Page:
What are Opiate/Opioid Painkillers?

Opiate/opioid painkillers are medicines with effects similar to opium. They act by stimulating opioid receptors in the brain and nervous system. There are a large number of opiate/opioid medicines including codeine, morphine, dihydrocodeine, methadone, buprenorphine and diamorphine (also known as heroin). Opium comes from the flower of the opium poppy and has been used for many hundreds of years to treat pain, sleeplessness and diarrhoea. Increasingly the terms opiate and opioid are used interchangeably when referring to these drugs. Opiate is sometimes used to refer only to those drugs derived directly or indirectly from natural opium. However, they all act on the opioid receptor in the body.

Opiate painkillers are available either from doctors on prescription; or, in relatively low doses over-the-counter, at a pharmacy, combined with aspirin, ibuprofen or paracetamol. They are intended to be used for a limited period of time to treat pain that does not respond to standard effective painkillers like aspirin, ibuprofen and paracetamol.

Although opiate painkillers will vary in how powerful they are, they are all sedative painkillers that can depress the nervous system, and so slow down body functions and reduce physical and psychological pain. They can also be highly addictive.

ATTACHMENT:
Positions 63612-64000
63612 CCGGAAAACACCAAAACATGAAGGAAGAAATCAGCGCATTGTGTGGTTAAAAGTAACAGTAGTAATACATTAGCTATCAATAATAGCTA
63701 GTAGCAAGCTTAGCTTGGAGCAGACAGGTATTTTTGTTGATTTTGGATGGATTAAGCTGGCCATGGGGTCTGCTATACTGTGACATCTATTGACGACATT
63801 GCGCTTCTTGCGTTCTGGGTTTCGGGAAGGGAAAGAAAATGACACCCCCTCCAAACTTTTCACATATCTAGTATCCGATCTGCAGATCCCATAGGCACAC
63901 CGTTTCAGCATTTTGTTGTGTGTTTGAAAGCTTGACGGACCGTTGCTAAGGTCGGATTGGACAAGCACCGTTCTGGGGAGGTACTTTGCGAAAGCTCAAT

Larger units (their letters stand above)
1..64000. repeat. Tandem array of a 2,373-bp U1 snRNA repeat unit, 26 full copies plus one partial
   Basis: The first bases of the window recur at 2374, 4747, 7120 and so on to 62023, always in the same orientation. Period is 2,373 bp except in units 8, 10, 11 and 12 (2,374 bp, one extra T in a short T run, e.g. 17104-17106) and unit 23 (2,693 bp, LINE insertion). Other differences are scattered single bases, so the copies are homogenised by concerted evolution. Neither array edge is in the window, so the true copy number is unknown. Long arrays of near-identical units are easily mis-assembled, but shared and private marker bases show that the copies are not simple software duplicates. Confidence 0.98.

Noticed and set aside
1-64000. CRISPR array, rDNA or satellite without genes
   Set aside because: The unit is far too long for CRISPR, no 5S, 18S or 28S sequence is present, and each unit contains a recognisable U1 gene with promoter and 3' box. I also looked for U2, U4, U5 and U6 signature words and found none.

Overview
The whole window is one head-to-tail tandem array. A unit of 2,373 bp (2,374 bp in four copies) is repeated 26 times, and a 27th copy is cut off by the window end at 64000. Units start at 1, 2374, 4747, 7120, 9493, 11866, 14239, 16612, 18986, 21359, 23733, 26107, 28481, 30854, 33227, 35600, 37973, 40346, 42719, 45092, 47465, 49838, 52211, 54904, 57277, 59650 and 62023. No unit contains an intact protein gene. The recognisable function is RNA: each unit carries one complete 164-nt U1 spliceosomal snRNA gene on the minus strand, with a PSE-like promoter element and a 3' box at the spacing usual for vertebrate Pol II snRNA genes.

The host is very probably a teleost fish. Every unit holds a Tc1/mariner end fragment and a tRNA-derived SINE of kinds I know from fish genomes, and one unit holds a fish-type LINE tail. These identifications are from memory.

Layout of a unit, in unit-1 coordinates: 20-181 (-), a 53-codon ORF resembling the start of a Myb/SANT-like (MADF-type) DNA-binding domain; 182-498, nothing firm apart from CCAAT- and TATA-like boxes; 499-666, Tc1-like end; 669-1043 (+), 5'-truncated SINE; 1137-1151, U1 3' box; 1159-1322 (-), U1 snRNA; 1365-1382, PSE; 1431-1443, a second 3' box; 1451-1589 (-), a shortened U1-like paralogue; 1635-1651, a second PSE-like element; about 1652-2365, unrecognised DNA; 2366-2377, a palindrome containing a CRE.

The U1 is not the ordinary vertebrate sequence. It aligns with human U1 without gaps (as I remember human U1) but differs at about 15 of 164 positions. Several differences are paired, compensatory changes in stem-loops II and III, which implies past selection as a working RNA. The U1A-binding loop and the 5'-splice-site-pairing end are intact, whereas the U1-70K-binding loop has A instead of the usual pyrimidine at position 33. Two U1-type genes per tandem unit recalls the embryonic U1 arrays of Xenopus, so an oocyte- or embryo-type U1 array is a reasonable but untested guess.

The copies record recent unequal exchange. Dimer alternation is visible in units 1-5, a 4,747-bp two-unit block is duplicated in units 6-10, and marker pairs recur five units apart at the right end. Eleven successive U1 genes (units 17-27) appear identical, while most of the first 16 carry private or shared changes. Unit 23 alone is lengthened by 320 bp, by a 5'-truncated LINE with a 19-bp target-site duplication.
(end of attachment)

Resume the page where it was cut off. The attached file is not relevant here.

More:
Although they are normally safe to take if you follow your doctor’s/pharmacists instructions, some people who have used opiate painkillers regularly become dependent on them. If they are taken primarily to get high and to feel better, the risk of addiction will be greater.

The key effects and risks of opiate painkillers include:

  • Pain relief.
  • Feelings of well-being, relaxation and sleepiness.
  • Constipation.
  • Suppressed coughing.
  • Nausea, vomiting, sweating, itching, mood swings and feelings of lethargy
  • Addiction.
  • In overdose, breathing stops.

What do opiate painkillers look like?

Opiate painkillers are available in a wide range of forms of various colours. The most common are tablets, capsules and syrups/linctus, and as solutions for injection. Less common forms include lozenges, nasal sprays, suppositories and skin patches.